Despite enduring prolonged periods of privation, von Rydingsvard said that her early years are "not key to my work." She acknowledged that her sculpture "has a lot of vulnerability," but said that what's she's after is "humanity, energy and hopefulness."

In 1950, von Rydingsvard's family resettled in Plainville, Conn., where the artist graduated from high school before leaving for college, first at the University of New Hampshire and later at the University of Miami. In Florida, she met and married a medical student, Milton von Rydingsvard, whose name she has kept even though the marriage ended in divorce in 1973.

That same year, she moved to New York and spent two years earning a master-of-fine-arts degree at Columbia University. By the end of her studies, von Rydingsvard had become acquainted with milled cedar, which became her sculptural medium of choice.

Over the years, she has developed a working method in which she orders lengths of cedar in bulk, with no fewer than 22 growth rings to the inch. Anything less, she said, and the wood would splinter, fragment and fly off when cut with a saw, producing messy, unpredictable edges. She buys 3,000 circular, tungsten-steel saw blades at a time and uses the saws with the safety guards retracted so she can "nibble" at the cedar or lunge at it, making what she calls "plunge cuts."

Making an individual sculpture involves making thousands of cuts. She then applies powdered graphite and has her assistants scour the material into the wood. This blackens and enriches the wood surfaces and gives her pieces a look of having been aged, perhaps for centuries, and perhaps by being exposed to fire or having been buried in the earth.

The rugged surfaces, improvisational methods and large scale of von Rydingsvard's sculptures bring to mind associations with Abstract Expressionist painting of the 1950s, in which painters such as Clyfford Still or Franz Kline used repeated slashing gestures to build up craggy, silhouetted images that evoked primal landscapes and overpowering emotional states.

Show bodes well

for MOCA's future The sculptor's attachment to sinewy, irregular surfaces also recalls the way in which Chinese and Japanese scholar-artists have for centuries collected limestone rocks and boulders eroded into fantastic shapes by running water.

Then, too, von Rydingsvard's deep attachment to wood evokes the medieval northern European obsession with forests as dwelling places of mysterious beings such as the "Wild Man," or the "Hairy Man," who lived outside the structures of society.

The artist welcomes all such interpretations, although she would rather not have her work framed too closely by any of them. The Abstract Expressionists mean less to her than the Minimalist sculptors of the 1960s and '70s, she said. Among painters, Giotto, the early Renaissance Italian master, is a favorite. Most of all, she said, her work has been a search to find something that's uniquely hers.

"You don't come out of nothing," she said, "but I feel that I came out of something that was mine, and the more mine it is, the better." Anyone seeing the show will be immediately impressed with the strength, clarity and distinctiveness of von Rydingsvard's work. It's impossible to mistake it for anything else in contemporary art.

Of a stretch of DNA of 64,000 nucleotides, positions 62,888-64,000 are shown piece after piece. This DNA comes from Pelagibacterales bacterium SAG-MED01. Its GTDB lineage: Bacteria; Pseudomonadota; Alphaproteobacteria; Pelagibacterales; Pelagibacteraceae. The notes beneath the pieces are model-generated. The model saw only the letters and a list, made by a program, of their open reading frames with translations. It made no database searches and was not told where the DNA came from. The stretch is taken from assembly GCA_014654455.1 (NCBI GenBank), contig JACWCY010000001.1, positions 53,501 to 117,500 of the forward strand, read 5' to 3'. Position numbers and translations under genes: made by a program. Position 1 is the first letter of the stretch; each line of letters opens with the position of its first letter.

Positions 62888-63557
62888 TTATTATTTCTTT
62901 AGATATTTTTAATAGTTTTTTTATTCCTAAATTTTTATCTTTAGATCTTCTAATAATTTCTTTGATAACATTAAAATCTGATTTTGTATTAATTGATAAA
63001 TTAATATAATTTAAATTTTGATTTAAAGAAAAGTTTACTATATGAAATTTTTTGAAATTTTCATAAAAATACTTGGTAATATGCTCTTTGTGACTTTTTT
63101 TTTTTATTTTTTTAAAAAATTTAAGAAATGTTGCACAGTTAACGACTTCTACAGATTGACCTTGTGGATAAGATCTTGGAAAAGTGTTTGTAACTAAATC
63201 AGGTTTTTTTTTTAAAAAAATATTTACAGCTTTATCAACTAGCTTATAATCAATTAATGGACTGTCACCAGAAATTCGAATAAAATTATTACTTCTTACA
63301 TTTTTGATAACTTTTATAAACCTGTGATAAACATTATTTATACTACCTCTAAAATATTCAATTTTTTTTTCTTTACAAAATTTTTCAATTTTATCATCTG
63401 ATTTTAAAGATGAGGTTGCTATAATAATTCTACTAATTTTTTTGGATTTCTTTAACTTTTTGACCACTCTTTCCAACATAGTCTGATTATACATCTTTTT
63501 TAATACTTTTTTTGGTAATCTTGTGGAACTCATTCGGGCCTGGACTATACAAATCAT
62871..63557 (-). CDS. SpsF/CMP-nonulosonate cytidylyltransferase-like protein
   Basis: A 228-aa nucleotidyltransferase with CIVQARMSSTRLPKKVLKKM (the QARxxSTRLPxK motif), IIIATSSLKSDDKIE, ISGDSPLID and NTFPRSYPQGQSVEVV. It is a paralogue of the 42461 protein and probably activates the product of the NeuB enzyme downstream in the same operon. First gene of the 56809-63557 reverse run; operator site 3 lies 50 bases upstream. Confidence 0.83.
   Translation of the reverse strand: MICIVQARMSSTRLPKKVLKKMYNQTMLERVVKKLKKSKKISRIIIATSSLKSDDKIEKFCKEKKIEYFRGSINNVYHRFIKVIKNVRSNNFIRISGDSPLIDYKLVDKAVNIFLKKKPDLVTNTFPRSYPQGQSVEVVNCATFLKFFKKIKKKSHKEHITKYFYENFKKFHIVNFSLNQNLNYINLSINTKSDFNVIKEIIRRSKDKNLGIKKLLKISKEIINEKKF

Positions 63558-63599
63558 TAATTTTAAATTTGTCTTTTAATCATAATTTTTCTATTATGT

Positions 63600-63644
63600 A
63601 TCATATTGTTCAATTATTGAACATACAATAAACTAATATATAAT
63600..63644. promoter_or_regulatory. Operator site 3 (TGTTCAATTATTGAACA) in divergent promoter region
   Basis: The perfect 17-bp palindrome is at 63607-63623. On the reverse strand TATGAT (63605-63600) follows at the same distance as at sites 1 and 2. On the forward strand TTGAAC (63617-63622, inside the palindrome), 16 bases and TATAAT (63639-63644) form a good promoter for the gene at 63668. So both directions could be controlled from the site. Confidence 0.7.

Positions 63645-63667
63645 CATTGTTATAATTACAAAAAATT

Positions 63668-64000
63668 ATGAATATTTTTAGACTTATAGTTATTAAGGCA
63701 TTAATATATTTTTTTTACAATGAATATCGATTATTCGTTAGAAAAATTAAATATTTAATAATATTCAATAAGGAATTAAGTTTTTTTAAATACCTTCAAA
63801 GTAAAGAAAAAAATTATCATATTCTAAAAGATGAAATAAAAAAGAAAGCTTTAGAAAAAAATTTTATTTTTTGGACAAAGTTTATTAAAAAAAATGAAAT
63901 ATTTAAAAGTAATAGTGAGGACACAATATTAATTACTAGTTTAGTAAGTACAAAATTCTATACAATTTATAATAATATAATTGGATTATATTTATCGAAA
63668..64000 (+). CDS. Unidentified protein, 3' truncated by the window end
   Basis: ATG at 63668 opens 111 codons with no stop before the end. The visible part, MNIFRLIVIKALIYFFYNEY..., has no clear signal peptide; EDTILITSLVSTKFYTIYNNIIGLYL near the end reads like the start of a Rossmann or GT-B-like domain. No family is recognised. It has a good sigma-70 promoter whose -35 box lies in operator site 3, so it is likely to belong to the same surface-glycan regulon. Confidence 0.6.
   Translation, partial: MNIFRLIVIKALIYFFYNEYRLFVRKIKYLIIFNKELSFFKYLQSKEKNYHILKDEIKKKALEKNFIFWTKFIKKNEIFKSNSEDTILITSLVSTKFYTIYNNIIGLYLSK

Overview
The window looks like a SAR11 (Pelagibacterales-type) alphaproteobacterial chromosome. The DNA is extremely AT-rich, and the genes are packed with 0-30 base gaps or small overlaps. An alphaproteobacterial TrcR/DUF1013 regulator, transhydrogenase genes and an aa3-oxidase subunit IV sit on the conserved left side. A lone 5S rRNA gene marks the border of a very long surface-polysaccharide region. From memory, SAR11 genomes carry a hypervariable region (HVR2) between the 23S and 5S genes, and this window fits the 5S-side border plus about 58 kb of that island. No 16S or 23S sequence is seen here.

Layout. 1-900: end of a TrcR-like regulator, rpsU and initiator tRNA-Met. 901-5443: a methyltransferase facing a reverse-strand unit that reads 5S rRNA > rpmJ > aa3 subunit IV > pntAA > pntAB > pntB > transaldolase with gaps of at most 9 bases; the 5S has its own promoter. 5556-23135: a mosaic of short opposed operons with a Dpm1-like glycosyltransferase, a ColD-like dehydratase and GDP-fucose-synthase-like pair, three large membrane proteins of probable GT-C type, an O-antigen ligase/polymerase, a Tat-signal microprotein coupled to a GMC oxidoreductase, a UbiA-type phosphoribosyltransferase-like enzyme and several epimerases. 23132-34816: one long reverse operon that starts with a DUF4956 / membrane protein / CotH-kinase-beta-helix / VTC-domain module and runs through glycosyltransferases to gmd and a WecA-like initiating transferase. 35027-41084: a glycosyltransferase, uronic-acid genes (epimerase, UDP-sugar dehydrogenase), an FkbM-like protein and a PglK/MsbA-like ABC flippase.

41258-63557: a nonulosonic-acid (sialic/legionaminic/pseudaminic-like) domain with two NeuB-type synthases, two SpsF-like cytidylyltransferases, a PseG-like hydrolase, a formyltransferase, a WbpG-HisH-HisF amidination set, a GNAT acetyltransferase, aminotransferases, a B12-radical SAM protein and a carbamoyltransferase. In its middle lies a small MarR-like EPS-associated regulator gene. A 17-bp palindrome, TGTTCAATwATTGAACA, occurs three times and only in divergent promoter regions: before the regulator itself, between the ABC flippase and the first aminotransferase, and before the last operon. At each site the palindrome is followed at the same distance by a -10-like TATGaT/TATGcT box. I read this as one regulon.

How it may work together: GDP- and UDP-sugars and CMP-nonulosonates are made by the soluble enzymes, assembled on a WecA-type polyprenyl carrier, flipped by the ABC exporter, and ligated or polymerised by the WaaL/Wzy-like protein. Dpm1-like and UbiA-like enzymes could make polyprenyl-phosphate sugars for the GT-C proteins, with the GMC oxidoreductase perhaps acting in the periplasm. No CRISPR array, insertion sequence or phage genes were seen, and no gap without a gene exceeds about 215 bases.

More than anything, von Rydingsvard's sculpture radiates an old masterly sense of having been made by hand. In a high-tech age in which more and more artists are using mechanical or photo-based techniques as if to erase a sense of personal touch, von Rydingsvard endows her work with a deep sense of humanity. By heavily and brutally working with wood, she fashions deeply evocative abstract forms capable of rewarding repeated viewings throughout the show's long run through March, making it an excellent choice for MOCA's swan song in Midtown.

Apart from its purely artistic impact, the show is a declaration that when MOCA moves to its new home in University Circle in October 2012, it will have the highest ambitions.

No one should expect anything less. Established in a University Circle storefront in 1968, MOCA has spent the past 43 years thoroughly exploring fresh artistic terrain the more conservative Cleveland Museum of Art chose to ignore or downplay until recent decades.

MOCA's new home, an architecturally dramatic building designed by architect Farshid Moussavi of London, will occupy a highly visible spot at the point of the urban triangle formed by Euclid Avenue and Mayfield Road. Steel framing is already up.

The von Rydingsvard exhibition, coming on the eve of this move, raises the very highest hopes for MOCA's future. It also indicates that a brilliant next phase in the life of a vitally important Cleveland institution is just about ready to begin.

Spatial Thoughts on Sculpture by Bill West
Sculptress Ursula von Rydingsvard, there is only one! Her work is reflective of life's erosion - reminds me of the Grand Canyon. Life seems to be an erosion in time, all so natural. Cleveland deserves an exhibit of this proportion. An absolutely wonderful read by Steven Litt of The Plain Dealer! Go to Cleveland, even if you have a memory problem, you will never forget a sculpture exhibition of this magnitude by Ursula von Rydingsvard.

Ursula von Rydingsvard Sculpture
"Halo With a Straight Line" by Ursula von Rydingsvard

Ursula von Rydingsvard Sculpture
"Krasavica II" by Ursula von Rydingsvard

Ursula von Rydingsvard Sculpture
"Ocean Floor" by Ursula von Rydingsvard

Ursula von Rydingsvard Sculpture
Ursula von Rydingsvard